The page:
The skinny, soft-spoken professor started the festival in 2004 as a forum for young and inexperienced filmmakers to learn global practices from senior international professionals in focused workshops. They also help filmmakers hone the art of pitching an idea for funding and co-production.
After several discussions with the tutors (mostly foreign pros who help shape an idea and story pitch) you discover your project, says Sourav Sarangi, maker of Bilaal, a critically acclaimed film on a three-year-old boy growing up in the slums of Kolkata with his blind parents. “These discussions help shape the idea and language of the film,” says Sarangi, who had managed funding for Bilaal from the forum.
The pitch is the most vital factor in getting the backing for independent films at such forums because if even one commissioning editor decides to adopt it, he can bring in financiers.
“All independent documentaries are partnerships,’’ says Maxyne Franklin, director of Channel 4 Britdoc Foundation, a financing and production house that co-produced Rupert Murray’s The End of The Line, a chronicle of depleting fishing fields. Franklin, a lively Londoner who has studied film and music, is attending the festival for the first time and is impressed by the quality of talent and ideas. With about Euro 200,000 at her disposal every year for early development of films, she hopes to find between one and three films to finance at this festival.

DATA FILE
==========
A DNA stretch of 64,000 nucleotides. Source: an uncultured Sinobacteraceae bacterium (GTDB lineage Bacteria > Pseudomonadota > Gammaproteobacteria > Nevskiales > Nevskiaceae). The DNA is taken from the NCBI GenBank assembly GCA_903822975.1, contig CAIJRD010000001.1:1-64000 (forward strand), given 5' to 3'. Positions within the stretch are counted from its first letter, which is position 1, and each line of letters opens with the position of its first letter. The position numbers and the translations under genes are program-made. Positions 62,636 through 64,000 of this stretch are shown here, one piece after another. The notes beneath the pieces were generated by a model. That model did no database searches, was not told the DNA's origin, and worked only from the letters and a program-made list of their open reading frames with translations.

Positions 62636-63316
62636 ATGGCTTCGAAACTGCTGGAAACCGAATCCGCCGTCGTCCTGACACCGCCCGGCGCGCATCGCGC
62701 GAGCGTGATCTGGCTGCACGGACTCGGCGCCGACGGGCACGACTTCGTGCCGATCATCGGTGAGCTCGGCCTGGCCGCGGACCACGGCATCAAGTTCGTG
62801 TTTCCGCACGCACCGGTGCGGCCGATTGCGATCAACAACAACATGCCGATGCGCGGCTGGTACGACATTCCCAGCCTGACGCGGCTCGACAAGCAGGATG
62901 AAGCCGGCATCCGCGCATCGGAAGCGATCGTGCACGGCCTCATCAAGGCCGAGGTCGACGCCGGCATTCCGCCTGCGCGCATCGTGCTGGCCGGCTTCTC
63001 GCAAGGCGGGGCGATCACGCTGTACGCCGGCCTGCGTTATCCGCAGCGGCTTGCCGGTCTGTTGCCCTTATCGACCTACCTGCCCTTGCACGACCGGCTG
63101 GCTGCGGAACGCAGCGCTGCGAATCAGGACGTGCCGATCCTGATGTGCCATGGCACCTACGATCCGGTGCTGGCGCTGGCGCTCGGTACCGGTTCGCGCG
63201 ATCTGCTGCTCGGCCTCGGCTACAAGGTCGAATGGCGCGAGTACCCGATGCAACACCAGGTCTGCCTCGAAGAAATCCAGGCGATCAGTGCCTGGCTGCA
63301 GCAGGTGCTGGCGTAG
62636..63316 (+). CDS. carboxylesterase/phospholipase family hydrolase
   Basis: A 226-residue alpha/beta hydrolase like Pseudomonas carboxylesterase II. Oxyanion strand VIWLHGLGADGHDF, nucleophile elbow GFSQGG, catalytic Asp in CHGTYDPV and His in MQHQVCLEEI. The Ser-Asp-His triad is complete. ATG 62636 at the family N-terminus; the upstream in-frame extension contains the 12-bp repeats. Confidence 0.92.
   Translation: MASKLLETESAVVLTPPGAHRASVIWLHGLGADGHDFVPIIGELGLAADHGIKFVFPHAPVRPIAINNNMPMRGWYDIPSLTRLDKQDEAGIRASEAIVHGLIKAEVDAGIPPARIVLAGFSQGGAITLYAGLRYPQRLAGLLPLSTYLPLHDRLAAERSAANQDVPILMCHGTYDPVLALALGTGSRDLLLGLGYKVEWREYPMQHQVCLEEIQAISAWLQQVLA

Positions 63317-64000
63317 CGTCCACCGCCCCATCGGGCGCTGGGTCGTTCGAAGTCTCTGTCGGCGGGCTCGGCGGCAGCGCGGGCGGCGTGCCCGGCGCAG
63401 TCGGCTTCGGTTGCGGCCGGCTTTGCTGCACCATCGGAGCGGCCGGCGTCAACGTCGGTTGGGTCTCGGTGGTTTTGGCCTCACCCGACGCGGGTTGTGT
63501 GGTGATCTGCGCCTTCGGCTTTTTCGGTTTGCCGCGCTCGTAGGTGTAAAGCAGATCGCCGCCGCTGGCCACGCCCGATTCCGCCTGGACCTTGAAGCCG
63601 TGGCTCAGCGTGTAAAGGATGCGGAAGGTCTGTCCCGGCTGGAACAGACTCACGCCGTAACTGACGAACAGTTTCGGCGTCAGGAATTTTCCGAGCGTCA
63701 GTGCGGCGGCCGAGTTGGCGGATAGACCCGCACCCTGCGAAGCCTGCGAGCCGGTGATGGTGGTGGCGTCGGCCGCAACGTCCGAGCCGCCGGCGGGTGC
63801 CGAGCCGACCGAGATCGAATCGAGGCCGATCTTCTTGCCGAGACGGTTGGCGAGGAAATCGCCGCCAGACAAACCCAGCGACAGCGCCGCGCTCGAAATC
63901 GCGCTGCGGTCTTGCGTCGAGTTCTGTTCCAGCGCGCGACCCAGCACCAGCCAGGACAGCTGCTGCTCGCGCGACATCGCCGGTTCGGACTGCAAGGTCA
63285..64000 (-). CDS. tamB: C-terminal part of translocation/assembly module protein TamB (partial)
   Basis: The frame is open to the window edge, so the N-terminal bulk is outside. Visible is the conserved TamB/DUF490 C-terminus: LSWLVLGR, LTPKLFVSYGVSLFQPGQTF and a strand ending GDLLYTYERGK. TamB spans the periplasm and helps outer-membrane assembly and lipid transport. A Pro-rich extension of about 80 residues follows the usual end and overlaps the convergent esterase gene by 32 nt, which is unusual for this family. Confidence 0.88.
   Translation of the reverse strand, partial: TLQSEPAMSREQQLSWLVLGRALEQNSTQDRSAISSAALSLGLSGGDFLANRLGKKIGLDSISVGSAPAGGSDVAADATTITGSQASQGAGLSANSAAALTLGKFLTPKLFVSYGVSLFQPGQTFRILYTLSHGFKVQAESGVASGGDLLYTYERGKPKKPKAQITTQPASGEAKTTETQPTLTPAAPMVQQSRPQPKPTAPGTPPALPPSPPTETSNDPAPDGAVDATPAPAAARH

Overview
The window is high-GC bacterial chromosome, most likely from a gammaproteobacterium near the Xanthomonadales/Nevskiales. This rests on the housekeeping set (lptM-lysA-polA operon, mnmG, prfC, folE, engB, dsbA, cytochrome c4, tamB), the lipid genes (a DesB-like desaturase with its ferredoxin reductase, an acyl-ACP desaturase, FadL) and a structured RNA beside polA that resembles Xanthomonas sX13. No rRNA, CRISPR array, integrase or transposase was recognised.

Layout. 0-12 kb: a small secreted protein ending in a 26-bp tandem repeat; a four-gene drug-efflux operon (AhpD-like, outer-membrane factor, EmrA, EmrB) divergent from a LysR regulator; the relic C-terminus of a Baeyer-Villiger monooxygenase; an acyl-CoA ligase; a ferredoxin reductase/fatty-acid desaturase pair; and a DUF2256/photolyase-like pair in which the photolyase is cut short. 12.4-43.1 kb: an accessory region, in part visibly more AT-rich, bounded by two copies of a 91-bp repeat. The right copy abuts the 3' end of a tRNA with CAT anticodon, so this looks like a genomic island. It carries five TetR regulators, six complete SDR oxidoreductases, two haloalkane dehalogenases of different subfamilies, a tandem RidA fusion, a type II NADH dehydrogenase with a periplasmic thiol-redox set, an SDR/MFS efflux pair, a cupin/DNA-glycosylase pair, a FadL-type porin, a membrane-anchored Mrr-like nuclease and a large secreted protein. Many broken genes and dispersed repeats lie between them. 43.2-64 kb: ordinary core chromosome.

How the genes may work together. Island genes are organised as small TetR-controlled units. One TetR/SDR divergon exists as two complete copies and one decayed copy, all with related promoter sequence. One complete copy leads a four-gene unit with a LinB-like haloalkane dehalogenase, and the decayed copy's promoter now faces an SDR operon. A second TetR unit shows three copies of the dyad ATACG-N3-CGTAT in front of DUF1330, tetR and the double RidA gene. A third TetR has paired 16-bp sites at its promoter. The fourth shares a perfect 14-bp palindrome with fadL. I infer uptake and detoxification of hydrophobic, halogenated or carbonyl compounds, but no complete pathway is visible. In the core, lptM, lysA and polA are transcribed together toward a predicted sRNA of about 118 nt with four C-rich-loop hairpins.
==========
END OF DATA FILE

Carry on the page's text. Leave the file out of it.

Typically, once a commissioning editor likes an idea and trailer, he discusses it in detail with the filmmaker. He then pitches it to his organisation and also some other financiers. Most of the times about three or four financiers get together to co-produce a film. Rarely, some financiers such as Sundance also offer post-production support with editing and production labs. Sundance, which usually funds films on social and human rights issues, has a $1.2 million per year fund that has so far supported about 500 films in 62 countries. It receives most of its funding from billionaires like George Soros and Bill Gates who see documentaries as an effective medium of creating awareness and debate on critical issues.
Unlike the US, corporate funding is lower in Europe. Though some companies such as sports goods maker Puma do back documentaries as part of their social initiatives, the big money comes from governments and public-funded broadcasters who have dedicated documentary channels.
Christilla Huillard-Kann, who is in charge of documentaries at television station ARTE France, says that her department buys about 50 documentaries a year for daytime broadcast. It spends between Euro 40,000 and 70,000 on pre-buys or initial funding on two or three acquisitions every year. ARTE France is the French arm of a television network run by the German and French governments.